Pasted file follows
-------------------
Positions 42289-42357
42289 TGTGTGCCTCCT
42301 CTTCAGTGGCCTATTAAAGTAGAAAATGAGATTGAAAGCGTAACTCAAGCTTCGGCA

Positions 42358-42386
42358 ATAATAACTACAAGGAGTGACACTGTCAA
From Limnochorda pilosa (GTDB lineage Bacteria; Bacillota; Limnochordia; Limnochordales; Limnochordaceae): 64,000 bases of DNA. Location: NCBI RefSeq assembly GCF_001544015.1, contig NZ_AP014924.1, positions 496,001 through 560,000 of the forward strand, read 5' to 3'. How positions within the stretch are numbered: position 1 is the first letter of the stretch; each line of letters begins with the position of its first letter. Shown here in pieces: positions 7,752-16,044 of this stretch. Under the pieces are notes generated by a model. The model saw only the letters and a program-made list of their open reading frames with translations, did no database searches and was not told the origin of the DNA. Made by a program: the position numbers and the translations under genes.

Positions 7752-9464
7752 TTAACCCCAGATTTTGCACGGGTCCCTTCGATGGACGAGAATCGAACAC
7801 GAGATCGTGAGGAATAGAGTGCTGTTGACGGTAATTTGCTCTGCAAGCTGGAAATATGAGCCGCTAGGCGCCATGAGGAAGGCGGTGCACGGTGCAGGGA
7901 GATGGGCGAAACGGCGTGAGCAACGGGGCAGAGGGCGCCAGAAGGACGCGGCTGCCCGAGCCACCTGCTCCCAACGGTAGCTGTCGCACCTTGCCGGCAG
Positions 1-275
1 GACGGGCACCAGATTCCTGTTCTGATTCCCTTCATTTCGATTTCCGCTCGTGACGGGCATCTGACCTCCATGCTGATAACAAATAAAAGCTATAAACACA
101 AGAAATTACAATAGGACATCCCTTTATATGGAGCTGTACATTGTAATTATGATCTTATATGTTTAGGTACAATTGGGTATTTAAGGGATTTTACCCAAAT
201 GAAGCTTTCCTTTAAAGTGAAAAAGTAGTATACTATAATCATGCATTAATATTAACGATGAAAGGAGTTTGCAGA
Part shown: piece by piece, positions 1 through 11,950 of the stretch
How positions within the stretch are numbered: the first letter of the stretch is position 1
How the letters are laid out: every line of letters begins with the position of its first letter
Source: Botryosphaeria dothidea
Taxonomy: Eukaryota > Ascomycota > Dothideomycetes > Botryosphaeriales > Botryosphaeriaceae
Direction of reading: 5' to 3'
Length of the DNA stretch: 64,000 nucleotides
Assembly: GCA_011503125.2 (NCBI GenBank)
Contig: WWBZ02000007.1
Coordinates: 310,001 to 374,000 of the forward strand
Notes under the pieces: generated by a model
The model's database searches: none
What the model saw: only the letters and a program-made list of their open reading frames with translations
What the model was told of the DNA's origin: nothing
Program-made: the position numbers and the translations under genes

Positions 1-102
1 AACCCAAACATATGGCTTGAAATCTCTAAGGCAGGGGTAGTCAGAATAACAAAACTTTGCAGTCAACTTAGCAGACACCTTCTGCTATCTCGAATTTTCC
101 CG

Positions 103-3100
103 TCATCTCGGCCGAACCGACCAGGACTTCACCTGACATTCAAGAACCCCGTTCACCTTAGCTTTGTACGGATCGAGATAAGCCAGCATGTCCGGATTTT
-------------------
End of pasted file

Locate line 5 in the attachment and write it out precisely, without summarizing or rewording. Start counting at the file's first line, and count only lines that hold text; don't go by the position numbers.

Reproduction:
42358 ATAATAACTACAAGGAGTGACACTGTCAA